As for the famous final scene itself, it is thoroughly remarkable and has lost none of its poignancy. Describing it in text only detracts from its qualities, so I’ve included the You Tube clip here for anyone who hasn’t seen it before. The key masterstroke of it – that fade into the present-day poppy field with the birdsong audio – is so evocative with its “In Flanders Fields” connotations that you’d think it was the work of some great film director like David Lean and not the conclusion to a comedy series. The fact that it was an afterthought and not a pre-planned directing choice makes it all the more remarkable.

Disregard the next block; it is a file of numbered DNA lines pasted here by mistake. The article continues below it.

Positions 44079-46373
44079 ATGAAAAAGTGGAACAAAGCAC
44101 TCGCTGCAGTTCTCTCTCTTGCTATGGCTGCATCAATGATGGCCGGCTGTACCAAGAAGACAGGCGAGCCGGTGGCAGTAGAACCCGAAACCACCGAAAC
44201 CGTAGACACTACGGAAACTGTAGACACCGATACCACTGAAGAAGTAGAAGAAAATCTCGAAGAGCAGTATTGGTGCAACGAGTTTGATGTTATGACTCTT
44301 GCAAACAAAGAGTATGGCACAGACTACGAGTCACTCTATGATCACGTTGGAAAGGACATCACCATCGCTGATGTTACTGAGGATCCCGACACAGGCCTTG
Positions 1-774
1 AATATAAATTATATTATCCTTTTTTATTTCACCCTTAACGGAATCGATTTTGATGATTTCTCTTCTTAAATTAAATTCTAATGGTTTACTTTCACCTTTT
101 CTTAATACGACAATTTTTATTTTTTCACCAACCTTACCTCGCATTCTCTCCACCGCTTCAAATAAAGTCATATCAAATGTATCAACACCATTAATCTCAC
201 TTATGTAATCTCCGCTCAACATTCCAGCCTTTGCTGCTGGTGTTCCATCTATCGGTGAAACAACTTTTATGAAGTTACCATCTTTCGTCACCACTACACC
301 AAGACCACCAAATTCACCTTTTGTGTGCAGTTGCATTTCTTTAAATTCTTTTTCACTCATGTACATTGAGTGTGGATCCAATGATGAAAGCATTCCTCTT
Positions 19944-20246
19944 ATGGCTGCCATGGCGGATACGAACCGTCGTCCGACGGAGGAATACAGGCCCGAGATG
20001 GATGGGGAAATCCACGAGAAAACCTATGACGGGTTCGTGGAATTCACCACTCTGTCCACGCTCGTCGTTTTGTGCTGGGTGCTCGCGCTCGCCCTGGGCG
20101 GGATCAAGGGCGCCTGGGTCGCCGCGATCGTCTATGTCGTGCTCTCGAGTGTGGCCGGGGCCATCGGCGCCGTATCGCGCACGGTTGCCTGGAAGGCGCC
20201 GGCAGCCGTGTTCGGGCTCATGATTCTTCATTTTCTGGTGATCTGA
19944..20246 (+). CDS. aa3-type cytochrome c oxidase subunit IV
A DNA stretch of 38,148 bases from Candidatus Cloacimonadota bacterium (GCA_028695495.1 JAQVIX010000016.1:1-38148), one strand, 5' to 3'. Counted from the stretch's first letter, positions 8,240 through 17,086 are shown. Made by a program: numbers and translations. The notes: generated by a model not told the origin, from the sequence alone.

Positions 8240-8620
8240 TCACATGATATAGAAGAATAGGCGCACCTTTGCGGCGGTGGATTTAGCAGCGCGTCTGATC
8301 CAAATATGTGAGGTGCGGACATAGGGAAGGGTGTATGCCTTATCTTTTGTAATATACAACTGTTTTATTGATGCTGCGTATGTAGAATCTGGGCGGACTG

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Combined with the very poignant, if downbeat, dialogue that precedes it, it might just be the single finest ending or end-sequence to a TV show ever committed to film.

In actual fact, although the quality level is generally high through all six episodes, there are some dips here and there and it’s this closing episode that performs the final, definitive act of raising the series onto its deserved pedestal for all posterity. And for all the fan talk over the years of what another Blackadder series would be like and what it’s historical setting should be, I can’t help but feel they could never do better than this or end on a more powerful note than this.

 

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Comments
  1. Helena Khan says:

    I sat on the couch for a long time after the final episode, just letting the whole thing sink in. Remarkable, really….

    Like